That's not what this blog is about. I would like to be as truthful as I can but I think it is in all of us to capture those really good moments so that we have beautiful memories to look back at.
I don't have it all and it is certainly not easy being a FTWM and a homeschooling one too. There are many moments where I struggle, get too hung up on 'results' and that I face a roadblock be it working on Dumpling's mannerisms or we hit a plateau during homeschool. I too get tired, cranky and lose focus once in a while. Why I stuck with what I do will be another post altogether and I will get to that post very soon. But for this post, I like to share something heartfelt and something not that easy to write.
In the homelearning group that I moderate and in my day to day dealings with parents of preschoolers (I am in the EC industry), it is very apparent that no matter what the "garmen" says, the primary school system is indeed punishing. I recently saw a Ting Xie list (Chinese spelling of perhaps 40 short 'everyday' phrases of 4 words each) for a 9YO Ting Xie test and I had to just naively ask if it is a term's work (of which the answer is no.).
It is no wonder that all these bring out the worst in many of us, yours truly included. But interestingly, it is in these moments that I learn and 'grow' through praying for grace. See the scratch below? This scratch will always be a permanent reminder for me to focus on only the important stuff.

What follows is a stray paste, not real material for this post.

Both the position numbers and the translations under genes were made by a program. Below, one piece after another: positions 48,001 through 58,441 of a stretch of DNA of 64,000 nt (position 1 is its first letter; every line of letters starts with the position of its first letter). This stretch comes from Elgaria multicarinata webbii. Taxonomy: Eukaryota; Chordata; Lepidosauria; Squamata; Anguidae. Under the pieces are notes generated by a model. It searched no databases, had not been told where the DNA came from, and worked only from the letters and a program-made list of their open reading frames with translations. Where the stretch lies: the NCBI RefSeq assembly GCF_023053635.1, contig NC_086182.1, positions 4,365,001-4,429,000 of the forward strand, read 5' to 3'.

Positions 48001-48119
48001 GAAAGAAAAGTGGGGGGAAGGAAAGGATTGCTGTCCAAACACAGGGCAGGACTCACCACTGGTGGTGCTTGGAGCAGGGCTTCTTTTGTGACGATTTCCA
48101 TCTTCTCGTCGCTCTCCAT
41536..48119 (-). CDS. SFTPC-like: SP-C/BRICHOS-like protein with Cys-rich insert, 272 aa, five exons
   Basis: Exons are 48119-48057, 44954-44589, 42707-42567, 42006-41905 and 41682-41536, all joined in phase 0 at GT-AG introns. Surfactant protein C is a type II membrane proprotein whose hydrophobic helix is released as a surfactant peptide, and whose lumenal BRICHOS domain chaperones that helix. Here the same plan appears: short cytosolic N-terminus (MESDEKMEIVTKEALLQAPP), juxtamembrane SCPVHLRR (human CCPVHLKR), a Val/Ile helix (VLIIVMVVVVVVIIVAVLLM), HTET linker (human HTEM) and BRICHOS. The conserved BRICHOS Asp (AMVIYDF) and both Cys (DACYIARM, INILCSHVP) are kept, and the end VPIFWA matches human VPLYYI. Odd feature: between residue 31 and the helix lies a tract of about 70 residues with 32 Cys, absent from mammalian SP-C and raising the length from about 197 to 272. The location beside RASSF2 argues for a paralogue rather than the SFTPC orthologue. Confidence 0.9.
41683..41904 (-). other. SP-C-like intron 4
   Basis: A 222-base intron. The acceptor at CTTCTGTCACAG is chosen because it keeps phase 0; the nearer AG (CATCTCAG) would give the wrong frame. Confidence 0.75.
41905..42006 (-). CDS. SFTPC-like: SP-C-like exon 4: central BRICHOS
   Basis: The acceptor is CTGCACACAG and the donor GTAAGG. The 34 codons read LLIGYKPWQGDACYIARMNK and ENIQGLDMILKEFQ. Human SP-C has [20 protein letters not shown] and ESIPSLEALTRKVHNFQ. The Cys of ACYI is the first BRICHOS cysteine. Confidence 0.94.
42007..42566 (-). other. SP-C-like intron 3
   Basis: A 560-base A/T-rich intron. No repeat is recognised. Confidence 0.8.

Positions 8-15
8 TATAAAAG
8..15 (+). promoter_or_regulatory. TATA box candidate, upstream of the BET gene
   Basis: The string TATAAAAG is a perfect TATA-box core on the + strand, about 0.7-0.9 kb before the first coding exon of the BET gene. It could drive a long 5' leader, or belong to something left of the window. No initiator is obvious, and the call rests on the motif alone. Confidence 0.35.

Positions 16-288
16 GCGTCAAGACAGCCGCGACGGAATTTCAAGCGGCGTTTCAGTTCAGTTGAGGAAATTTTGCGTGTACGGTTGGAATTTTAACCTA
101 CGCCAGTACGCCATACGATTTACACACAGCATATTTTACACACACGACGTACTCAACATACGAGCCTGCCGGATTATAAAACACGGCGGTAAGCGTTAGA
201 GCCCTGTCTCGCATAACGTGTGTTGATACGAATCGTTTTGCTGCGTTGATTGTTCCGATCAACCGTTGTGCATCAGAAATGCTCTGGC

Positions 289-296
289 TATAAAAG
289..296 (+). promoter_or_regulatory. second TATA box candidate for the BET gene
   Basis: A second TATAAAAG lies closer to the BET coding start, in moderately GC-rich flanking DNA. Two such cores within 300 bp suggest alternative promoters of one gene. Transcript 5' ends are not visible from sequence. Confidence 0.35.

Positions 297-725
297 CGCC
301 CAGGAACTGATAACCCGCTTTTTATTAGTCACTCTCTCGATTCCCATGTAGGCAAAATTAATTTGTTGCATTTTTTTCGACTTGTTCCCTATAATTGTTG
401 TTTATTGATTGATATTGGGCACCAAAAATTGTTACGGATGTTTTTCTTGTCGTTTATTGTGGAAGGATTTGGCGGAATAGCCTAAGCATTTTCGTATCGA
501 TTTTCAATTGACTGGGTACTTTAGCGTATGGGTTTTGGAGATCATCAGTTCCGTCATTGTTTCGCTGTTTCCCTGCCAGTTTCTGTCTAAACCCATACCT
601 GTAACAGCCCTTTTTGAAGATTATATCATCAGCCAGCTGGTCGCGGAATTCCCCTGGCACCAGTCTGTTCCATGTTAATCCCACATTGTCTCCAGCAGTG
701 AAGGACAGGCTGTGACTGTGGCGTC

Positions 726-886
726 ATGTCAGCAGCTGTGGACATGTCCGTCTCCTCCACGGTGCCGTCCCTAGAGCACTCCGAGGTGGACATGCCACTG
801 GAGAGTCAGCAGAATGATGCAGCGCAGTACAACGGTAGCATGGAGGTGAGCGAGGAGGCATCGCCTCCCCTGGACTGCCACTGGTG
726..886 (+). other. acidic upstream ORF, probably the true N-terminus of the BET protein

This scratch happened only when the violin was less than a month old when Dumpling upgraded to a larger violin. I was cranky after a long day at work, dealing with well 'difficult' parents and in Dumpling's violin notebook, the teacher had a note on getting her to practise scales, some techniques and also to monitor some other technical setups. She tried a few times and I was 'trying' too. I had to correct her over and over again when she 'zoned out' and after failing to get her to pay attention, I snapped. I basically told her it was her choice of instrument and if she wants to learn, then learn it properly. If she is not gonna be 'serious' about it (yes, I used that word on a 5YO), we might as well stop. YUP, I SAID THOSE AWFUL WORDS.
That didn't go down too well with her as she was very upset and we had a tug of war - me pulling the violin from her and she, pulling it back because she said she wanted to try again. And that's how we ended with that battle scar. The violin costs about half a G by the way and I was devastated to see this ugly, 'in-your-face-inch-long' scratch especially when it was so new.
To say that I went ballistic was an understatement.
After some time where we both took a break, Dumpling came to me to say "Mama, I am sorry. I am sorry that we quarreled and I am sorry that we scratched the violin. But thank goodness, it was only a scratch."
At that moment, I was so ashamed of myself. My 5YO kiddo had no qualms coming to me to apologise and was so gracious as to even try her best to comfort me. I was deeply humbled and yes, thank goodness it was only a scratch on the violin where it is easily replaceable. What if these quarrels had cost a permanent scar in our relationship? Moments like these teach me grace and lead me to breathe deeply and think about what prompted me to take on coaching her on all these activities on my own. It is LOVE. I wanted her to encourage her love for knowledge, to nurture that love for questioning and to also continue to love music yet I was doing it so wrong that night.
I once read - if someone were to gift you with a present, would you have thrown it or break it? Not likely. Yet, so often, we end up being so short and so harsh with our "gifts" from God. Isn't that a great irony?
If we would not break these earthly presents, why would we break the bond, trust, love and respect between our child(ren) and us, especially the gift that God has bestowed us with? Let this be a gentle reminder to us all not to lose sight but focus on the most important thing - LOVE. Have a blessed week ahead.